Governor Mike Pence’s proposed 10-percent income tax cut was denied an up-or-down vote on the House floor Thursday. House Republicans used parliamentary procedure to deny a Democratic amendment.
House Democrats offered the governor’s proposed tax cut as an amendment to the budget bill. But House rules say an amendment cannot be offered whose language exists in any authored bill, and the Pence tax cut is contained in a bill authored by Ways and Means Chair Tim Brown, which went nowhere.
House Minority Leader Scott Pelath says Pence’s proposal is too important to be waved aside by parliamentary procedure.
“I’m a little bit shocked and awed that nobody even tried to help the gentleman on the second floor, so this is more important than Rule 118,” Pelath says. “We’re going to have a vote. I’d like the straight up-or-down vote on it, but this is going to be the vote.”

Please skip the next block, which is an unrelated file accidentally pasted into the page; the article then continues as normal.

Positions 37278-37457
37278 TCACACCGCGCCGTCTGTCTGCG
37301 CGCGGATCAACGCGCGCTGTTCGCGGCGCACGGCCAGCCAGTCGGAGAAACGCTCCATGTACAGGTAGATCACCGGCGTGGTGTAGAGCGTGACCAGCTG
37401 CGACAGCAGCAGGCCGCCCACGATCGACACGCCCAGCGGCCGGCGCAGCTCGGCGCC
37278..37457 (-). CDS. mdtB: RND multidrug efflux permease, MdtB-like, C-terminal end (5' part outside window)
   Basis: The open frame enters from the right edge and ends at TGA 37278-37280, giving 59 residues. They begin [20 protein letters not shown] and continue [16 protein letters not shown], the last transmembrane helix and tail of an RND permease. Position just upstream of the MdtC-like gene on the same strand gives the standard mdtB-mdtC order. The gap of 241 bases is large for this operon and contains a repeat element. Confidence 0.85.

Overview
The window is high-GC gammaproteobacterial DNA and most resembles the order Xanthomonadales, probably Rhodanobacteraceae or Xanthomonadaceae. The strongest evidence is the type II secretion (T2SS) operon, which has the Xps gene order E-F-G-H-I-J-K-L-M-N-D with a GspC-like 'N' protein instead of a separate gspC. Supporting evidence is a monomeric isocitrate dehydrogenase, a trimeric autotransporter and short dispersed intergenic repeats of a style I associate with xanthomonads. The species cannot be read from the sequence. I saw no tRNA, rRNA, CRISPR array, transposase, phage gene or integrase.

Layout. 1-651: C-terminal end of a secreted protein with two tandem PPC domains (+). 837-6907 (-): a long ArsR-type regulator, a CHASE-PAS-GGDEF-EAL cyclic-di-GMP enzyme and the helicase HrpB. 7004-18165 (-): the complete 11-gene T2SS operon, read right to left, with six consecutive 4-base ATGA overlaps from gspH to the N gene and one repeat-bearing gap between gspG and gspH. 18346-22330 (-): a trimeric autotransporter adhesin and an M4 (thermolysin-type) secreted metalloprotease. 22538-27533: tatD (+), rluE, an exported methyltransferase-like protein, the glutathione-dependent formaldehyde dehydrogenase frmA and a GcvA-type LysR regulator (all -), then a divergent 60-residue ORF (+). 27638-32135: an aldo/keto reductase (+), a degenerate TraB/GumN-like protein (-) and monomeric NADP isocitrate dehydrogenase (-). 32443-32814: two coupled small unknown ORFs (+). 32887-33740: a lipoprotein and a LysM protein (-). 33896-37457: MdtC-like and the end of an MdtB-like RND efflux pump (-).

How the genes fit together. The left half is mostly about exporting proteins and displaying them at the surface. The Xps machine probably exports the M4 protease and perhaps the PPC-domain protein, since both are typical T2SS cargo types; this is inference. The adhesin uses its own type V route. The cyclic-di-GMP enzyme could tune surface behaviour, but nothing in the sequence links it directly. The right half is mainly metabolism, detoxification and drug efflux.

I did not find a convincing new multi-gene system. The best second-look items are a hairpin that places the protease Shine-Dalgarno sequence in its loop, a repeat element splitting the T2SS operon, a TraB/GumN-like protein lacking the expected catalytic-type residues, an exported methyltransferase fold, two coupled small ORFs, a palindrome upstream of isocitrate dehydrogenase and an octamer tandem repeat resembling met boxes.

House Democrats appealed the Speaker’s decision to deny their amendment, triggering a vote of the full House. Carmel Republican Jerry Torr, the GOP’s House rules expert, says that vote is not about the tax cut.
“This is a vote on our rules and whether or not we follow the rules,” Torr says. “This is a House that lives by those rules. If we don’t have those rules, we can’t make laws and it would just be havoc.”
Torr noted that Democrats could get a chance to vote on the governor’s tax cut in April, after a new state revenue forecast is released.